Clayton County Co201mmission to revisit controversial land use plan at its first meeting of 2019 on Wednesday, Jan. 2.

Clayton County to revisit Mountain View plan after citizens protest

Clayton residents attending the county commission’s first meeting of the new year next week might feel a bit of deja vu when they see what’s on the agenda.

The commission is expected to revisit a controversial land use plan it approved just a few weeks ago that rezoned hundreds of acres that are in the flight path of Hartsfield-Jackson International Airport for an entertainment district.

This time, however, Clayton leaders say they’re going to listen to the public.

“I think the vote was done in haste,” said Commission Chairman Jeff Turner. “We need to slow down and hear from the general public before we decide what’s the best direction and fit for the county.”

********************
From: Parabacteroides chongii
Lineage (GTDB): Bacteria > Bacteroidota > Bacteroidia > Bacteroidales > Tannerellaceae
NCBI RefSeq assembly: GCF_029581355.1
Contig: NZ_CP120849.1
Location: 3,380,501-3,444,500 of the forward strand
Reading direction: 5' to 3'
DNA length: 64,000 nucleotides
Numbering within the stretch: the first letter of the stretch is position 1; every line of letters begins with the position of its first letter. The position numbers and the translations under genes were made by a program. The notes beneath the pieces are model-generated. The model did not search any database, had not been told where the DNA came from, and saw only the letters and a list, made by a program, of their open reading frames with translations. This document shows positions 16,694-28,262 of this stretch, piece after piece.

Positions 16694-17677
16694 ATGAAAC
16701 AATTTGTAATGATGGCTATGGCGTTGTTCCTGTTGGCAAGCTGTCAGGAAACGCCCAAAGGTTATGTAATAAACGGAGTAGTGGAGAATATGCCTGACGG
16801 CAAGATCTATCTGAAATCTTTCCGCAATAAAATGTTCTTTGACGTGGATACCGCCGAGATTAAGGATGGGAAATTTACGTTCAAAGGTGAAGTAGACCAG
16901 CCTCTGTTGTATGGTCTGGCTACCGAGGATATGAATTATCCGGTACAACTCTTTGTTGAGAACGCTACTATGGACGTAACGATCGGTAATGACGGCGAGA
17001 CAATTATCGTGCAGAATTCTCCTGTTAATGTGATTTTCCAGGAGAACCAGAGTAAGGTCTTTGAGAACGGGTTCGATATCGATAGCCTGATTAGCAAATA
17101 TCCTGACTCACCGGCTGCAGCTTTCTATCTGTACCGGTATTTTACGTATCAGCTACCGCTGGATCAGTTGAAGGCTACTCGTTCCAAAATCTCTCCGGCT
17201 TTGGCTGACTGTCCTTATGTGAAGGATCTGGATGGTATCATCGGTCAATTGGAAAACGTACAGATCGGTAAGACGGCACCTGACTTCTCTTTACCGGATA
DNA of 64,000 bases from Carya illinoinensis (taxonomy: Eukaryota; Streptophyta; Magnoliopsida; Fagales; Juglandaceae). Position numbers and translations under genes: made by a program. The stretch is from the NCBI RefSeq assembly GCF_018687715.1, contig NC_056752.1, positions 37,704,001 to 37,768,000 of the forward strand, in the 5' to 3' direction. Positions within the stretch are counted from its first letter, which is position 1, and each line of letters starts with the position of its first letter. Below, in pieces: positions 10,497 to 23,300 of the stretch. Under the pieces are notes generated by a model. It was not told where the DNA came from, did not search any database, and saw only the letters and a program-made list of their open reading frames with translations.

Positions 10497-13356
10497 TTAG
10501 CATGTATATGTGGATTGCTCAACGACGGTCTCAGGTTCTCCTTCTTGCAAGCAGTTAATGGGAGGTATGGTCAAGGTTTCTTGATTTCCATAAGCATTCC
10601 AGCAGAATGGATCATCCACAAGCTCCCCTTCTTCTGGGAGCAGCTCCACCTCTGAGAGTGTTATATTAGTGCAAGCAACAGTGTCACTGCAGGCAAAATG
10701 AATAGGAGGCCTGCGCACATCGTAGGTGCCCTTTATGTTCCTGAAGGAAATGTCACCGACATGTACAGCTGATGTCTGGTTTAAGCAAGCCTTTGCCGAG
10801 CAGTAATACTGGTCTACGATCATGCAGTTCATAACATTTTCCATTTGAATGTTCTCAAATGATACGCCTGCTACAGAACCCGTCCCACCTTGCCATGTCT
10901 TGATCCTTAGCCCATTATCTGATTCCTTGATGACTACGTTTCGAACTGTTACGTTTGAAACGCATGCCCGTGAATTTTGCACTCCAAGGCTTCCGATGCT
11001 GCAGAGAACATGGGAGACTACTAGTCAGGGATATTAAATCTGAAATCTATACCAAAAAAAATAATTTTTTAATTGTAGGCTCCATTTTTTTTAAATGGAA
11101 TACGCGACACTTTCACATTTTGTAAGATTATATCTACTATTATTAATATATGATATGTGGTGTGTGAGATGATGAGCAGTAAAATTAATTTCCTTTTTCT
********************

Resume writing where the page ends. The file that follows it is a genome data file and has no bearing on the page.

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The Clayton Commission in a 3-2 vote in late December rezoned land in Mountain View from industrial to commercial without informing property owners or getting public input.

The landowners, Realtors and residents in the area protested, saying the new zoning would hurt their chances of finding tenants or buyers for their property because commercial developers don’t want to be around noise from the airport.

“They are devaluing our land for something the market won’t even allow,” said J.R. Wright, a Mountain View landowner.

The debate comes as Clayton is trying to find ways to play catch up with the rest of metro Atlanta in economic development. While the south metro community has seen expansions of logistics operations over the last few years, it has not lured marquee business relocations such as the Mercedes-Benz headquarters in Sandy Springs or big redevelopment projects such as Ponce City Market in Atlanta.

Incoming Commissioner DeMont Davis, who could be the deciding vote on the divided five-member board, said he supports revisiting the land use plan to get more public buy-in.

“It’s the proper thing to do,” he said. “Give the business owners in the area a chance to vent, but also to play a part in the development of Clayton County.”

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